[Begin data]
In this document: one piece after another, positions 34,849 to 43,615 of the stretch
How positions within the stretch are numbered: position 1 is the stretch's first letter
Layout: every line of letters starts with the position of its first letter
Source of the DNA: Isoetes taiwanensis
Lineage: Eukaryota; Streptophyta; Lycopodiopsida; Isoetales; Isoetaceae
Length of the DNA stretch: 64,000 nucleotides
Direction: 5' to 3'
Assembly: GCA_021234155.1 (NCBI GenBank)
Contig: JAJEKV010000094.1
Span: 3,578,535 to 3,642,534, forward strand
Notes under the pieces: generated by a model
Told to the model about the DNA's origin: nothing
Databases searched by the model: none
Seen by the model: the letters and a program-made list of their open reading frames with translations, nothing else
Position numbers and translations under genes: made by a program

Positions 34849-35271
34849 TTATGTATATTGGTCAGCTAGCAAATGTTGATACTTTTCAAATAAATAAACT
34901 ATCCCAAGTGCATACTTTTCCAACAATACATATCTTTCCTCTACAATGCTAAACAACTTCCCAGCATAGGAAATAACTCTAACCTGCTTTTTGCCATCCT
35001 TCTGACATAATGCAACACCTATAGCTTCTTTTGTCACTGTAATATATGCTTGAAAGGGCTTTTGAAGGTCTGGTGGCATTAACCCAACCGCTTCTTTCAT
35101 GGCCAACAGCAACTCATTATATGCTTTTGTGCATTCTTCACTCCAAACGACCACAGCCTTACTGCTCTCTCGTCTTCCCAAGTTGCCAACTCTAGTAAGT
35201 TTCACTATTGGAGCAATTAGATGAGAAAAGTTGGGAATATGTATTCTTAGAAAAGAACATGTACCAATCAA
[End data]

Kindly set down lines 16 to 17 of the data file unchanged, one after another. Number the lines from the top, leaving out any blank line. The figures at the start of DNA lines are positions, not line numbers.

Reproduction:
Positions 34849-35271
34849 TTATGTATATTGGTCAGCTAGCAAATGTTGATACTTTTCAAATAAATAAACT